Dormitory fire kills 17 children in Thailand

By Tom Peters
24 May 2016

At least 17 young girls died in a horrific fire that broke out at 10:30 on Sunday night at a school dormitory in the Wiang Pa Pao district of Chiang Rai, Thailand. According to local police, two girls were unaccounted for and five were injured.

The school, Pithakkiart Witthaya, is run by the Siam Ruam Jai Foundation, a charity that provides classes for children aged between 5 and 12 years from the northern region’s impoverished hill tribes who live near the border with Myanmar and Laos.

Photo credit - Pitakkiat Wittaya School Facebook page

Approximately 14 girls managed to escape unharmed. The province’s deputy governor, Arkom Sukapan, told Agence France Presse: “Some were not yet asleep so they escaped. But others were asleep and could not escape, resulting in the large number of casualties.”

According to the Nation, “Police Major-General Sant Sukhavach ... said yesterday evidence suggested the fire broke out because of a melting fluorescent tube,” which had ignited a pile of clothes. The cause of the fire has not been confirmed, however.

Like many buildings throughout Thailand, it appears that the dormitory had no fire alarm, sprinkler system or fire escape. Reports indicate that the fire spread rapidly and students had very little warning; a teacher ran through the hall shouting “fire.” Within minutes, the blaze had become extremely dangerous.

Many children were trapped on the second floor. At least one survivor, Makhata Taweejirakul, was forced to jump for her life. Twelve-year-old Kwanjira Anantapetch told the Nation: “Our teacher started tying bed sheets together and using it as a rope for children to scale down from the second floor.” Others used a nylon rope.

Two fire trucks, along with 10 members of the Siam Ruam Jai Foundation, took two hours to bring the fire under control. One described it as “the worst fire I’ve ever seen.”

Thai media reports indicate that families of the dead children can receive 200,000 baht under the school’s insurance provisions. This is just over $US5,600.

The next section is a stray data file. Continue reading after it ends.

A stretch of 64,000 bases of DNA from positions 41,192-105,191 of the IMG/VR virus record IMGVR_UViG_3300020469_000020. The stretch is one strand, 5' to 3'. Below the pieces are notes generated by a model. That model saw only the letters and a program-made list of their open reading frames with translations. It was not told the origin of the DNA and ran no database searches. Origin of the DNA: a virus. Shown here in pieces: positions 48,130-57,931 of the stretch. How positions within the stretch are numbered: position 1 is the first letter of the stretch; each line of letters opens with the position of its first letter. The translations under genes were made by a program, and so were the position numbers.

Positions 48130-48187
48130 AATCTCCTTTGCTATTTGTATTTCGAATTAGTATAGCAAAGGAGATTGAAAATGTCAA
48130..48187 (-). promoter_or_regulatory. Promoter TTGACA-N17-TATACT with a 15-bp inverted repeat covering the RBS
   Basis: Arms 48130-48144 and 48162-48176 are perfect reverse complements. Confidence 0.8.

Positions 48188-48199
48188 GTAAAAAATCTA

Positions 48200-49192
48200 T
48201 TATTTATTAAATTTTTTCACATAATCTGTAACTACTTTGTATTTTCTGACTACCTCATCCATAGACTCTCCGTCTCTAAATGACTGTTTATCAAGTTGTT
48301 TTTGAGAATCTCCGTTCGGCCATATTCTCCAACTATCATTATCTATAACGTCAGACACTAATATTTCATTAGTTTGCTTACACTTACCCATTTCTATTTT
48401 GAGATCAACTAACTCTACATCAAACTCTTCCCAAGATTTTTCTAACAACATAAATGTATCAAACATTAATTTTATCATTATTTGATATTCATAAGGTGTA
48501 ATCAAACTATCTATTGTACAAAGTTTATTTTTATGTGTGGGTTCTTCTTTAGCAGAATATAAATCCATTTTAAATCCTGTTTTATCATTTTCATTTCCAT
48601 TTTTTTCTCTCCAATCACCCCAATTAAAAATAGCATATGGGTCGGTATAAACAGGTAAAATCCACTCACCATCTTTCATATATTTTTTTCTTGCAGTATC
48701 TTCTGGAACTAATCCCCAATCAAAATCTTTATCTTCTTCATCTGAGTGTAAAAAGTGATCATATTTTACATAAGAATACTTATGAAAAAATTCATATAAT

The tragedy is the product of a lack of basic safety precautions, combined with the extreme poverty and hardship suffered by large sections of the population who are forced to rely on charity to educate their children.

The Chiang Rai hill tribes are among the most exploited populations in Thailand. According to AFP, “Many are descendants of refugees from Myanmar or China and exist within subsistence farming communities often beyond the reach of state resources.

“Hill tribe children suffer at school, as well as in their health and development. Poverty means adults are easy prey for drug gangs who pay them to smuggle narcotics—including heroin and amphetamines—across the zone, known as the ‘Golden Triangle.’” The tribes also face discrimination from the state and repression by Thai security forces.

The country’s military regime, installed in a coup in May 2014 with the tacit support of the United States, has sought to whip up nationalism and xenophobia to divert from the country’s social crisis. It is waging a brutal campaign to repatriate more than 100,000 Myanmar refugees who live in nine camps near the border.

On Monday morning a Myanmar migrant was shot dead by Thai police following an escape by 21 men from an immigration detention centre in Phang Nga province. The victim was a member of the persecuted Rohingya Muslim minority.

The dormitory fire is only the latest in a litany of disasters linked to Thailand’s extremely poor building standards and the intense exploitation of workers. According to the latest government statistics there were 100,392 workplace accidents or injuries in 2014, including 625 deaths and 1,485 cases of “loss of organ.” These figures, which are based on reported incidents, no doubt underestimate the scale of the problem.

In 1993 the world’s largest ever factory fire, at the Kader Toy Factory outside Bangkok, killed 188 workers and injured over 500. There were no fire extinguishers, no alarms and no sprinkler systems. The building was essentially a death trap.

The collapse of the Royal Plaza Hotel in Nakhon Ratchasima three months later, due to the improper addition of three new floors, resulted in 137 deaths and 227 injuries. In July 1997, the Royal Jomtien Resort Hotel fire in Pattaya, blamed on poor fire-preparedness, killed 91 people and injured 53.

On 1 January 2009, 66 people died in a fire at the Santika night club in Bangkok. Again, there was a lack of adequate prevention and safety measures, including sufficient emergency exits.

According to the Bangkok Post, former general and self-appointed Prime Minister Prayuth Chan-Ocha made a brief statement on Monday “expressing deep regret” on hearing of the deaths in the Pithakkiart Witthaya dormitory fire.

As with the previous disasters, however, any official investigation into the Chiang Rai school dormitory fire will be strictly limited to identifying the immediate cause and possibly finding an individual scapegoat. There will be no effort made to address the broader lack of regulation and enforcement of building standards, or to alleviate poverty and the lack of basic services for people in the hill tribes.

The author also recommends:

Thai toy factory fire: 10 years after the world ’s worst industrial inferno
[16 May 2003]

Industrial Inferno: The story of the Thai Toy Factory Fire can be purchased online from Mehring Books

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